How the ‘Father of Rocket Science’ went from working for the Nazis to becoming an American space hero.
Von Braun is a man who splits opinion, to say the least. Having helped the Nazis develop the V-2 missile in World War II that was responsible for thousands of deaths, he went on to become a pivotal figure in America’s space programme — without him the manned missions to the Moon would likely not have been possible. Some are willing to forgive him for his role in the war, a role he claimed he took only because of his love for science, while others are less well inclined. Whichever side of the fence you sit on, it’s hard to deny that von Braun was one of the most important figures in rocketry in the 20th Century.
Wernher von Braun was born on 23 March 1912 in the town of Wirsitz, then part of the German Empire. He was part of an aristocratic family, with his father serving as Minister of Agriculture during the Weimar Republic and his mother having ancestry across Europe. His mother gave him a telescope at a young age, which inspired his passion for astronomy, while his love of rocketry was apparent from the age of 12 when he accidentally blew up a firework-powered toy car in a crowded street.
At the end of World War I, when Wirsitz was renamed Wyrzysk and became part of Poland, von Braun and his family moved to Germany and it was at school in Weimar, and later the island of Spiekeroog, that von Braun took up physics and mathematics to learn more about rocket engineering.
In 1932, he graduated from the Berlin Institute of Technology with a degree in aeronautical engineering, and two years later he had a PhD in physics from the Frederick William University.
While studying for his PhD von Braun had begun working as a rocket engineer for the German army. He became integral to the army and, during the Thirties, von Braun and his team successfully built and launched rockets that flew a few kilometres high. By 1944 the German army had a working V-2 rocket, which they used to devastating effect against the Allies.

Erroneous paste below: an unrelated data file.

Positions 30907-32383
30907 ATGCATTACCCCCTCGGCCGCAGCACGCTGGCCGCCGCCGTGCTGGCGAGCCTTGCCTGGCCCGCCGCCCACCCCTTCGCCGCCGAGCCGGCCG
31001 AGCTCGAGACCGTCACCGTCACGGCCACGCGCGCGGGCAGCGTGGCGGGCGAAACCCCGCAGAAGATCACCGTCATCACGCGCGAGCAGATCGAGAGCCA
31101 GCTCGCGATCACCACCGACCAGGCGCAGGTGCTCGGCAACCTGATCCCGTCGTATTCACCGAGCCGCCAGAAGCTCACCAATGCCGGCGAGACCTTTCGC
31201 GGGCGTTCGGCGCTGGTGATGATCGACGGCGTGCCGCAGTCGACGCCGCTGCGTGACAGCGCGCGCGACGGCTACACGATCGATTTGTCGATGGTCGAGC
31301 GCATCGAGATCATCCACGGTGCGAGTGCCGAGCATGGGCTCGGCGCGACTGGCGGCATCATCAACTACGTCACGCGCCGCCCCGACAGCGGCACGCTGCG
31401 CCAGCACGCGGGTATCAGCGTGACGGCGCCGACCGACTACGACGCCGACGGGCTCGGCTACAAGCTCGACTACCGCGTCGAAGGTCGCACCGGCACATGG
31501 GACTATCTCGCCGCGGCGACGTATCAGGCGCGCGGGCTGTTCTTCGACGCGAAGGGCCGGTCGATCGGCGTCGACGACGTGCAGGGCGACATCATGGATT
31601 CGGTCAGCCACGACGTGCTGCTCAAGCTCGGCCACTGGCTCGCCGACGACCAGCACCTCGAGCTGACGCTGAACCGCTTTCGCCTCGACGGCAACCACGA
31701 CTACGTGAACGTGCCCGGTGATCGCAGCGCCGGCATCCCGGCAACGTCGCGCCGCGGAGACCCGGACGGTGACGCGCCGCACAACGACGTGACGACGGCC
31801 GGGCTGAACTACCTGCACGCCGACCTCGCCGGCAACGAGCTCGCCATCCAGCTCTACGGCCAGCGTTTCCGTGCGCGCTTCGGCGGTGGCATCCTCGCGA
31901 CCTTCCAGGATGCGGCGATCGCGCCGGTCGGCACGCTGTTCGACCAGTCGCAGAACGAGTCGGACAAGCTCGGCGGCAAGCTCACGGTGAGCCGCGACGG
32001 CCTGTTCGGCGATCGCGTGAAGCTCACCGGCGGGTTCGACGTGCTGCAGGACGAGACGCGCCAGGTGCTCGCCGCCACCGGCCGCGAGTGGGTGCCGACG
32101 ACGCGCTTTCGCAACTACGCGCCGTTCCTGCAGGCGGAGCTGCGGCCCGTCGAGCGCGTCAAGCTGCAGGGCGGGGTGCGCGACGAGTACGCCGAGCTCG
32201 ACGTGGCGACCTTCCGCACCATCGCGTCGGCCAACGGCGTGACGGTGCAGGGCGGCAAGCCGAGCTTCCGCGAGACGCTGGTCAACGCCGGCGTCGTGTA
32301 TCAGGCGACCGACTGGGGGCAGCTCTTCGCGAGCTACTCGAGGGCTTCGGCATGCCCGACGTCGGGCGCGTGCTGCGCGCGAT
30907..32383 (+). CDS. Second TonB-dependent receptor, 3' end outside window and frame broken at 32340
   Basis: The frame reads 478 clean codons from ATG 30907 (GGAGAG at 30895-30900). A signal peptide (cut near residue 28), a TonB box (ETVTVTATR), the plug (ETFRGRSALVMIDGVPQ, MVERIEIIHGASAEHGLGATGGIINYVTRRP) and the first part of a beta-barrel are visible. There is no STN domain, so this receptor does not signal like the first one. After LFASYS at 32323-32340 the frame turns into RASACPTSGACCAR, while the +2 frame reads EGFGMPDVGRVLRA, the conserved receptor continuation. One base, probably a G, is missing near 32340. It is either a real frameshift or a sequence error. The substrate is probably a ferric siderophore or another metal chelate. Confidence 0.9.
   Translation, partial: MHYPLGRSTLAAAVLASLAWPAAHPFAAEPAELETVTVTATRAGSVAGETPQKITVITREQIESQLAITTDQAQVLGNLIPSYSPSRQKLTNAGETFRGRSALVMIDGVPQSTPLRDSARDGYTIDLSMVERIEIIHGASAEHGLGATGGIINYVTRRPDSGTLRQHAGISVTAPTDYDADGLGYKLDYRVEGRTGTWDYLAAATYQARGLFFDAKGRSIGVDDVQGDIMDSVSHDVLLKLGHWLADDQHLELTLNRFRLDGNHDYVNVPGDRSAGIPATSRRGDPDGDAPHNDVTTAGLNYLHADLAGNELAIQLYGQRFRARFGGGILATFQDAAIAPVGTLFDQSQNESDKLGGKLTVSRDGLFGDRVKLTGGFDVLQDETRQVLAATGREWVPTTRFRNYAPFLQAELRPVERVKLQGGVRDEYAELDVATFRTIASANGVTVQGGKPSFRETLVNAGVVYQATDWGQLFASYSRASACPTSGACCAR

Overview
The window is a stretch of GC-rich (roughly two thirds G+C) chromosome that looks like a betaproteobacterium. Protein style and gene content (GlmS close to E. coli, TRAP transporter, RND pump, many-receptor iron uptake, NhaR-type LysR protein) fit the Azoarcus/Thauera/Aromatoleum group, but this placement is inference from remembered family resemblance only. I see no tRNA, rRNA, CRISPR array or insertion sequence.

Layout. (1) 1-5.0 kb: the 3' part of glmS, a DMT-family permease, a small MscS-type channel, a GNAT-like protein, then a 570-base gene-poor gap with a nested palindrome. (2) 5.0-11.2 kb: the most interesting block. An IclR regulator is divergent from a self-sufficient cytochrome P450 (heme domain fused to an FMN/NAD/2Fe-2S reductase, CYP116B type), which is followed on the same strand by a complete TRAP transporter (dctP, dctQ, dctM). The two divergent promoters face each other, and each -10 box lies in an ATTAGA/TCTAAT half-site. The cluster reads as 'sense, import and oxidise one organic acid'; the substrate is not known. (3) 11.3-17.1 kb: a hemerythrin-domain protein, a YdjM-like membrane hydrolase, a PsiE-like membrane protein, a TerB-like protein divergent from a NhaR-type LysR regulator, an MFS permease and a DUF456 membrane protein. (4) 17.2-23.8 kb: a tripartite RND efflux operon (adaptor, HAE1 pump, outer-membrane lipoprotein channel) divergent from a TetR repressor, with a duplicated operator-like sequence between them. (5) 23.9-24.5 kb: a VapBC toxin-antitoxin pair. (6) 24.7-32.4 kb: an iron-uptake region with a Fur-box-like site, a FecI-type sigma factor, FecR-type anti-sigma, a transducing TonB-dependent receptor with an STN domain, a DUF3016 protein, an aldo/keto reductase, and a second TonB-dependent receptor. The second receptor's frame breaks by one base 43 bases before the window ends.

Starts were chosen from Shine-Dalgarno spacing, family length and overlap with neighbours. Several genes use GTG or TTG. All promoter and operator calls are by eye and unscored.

Around this time von Braun realised that Germany would not win the war, and began making procedures to transfer to the US. In a daring escape in 1945, von Braun led his team from the German rocket facility at Peenemunde to American forces and duly surrendered.
Von Braun and his team were taken to the US in what was known as Project Paperclip. He was employed by the US Army for 15 years developing ballistic missiles, but in 1960 he transferred to the newly created National Aeronautics and Space Administration (NASA). He was tasked first with developing the unmanned Mercury-Redstone programme before starting work on the development of the Saturn rockets. After the successful manned Mercury and Gemini projects, von Braun’s dream of seeing man walk on the Moon was realised when, launching atop his Saturn V rocket, the crew of Apollo 11 ventured to the lunar surface in July 1969.
Von Braun retired from NASA in 1972 at the culmination of the Apollo programme, joining the aerospace company Fairchild Industries in Maryland. A few years later he helped establish the National Space Institute (now the National Space Society), before being diagnosed with cancer and passing away on 16 June 1977 at the age of 65. Von Braun’s legacy continues to cause controversy to this day, and though he always insisted he was not a Nazi sympathiser there are some who do not forgive him for his actions during the war. Nonetheless, his work in helping America land on the Moon was undoubtedly pivotal for the success of the Apollo missions, and it is for this reason he is revered by many for his work in comparatively peaceful rocket endeavours.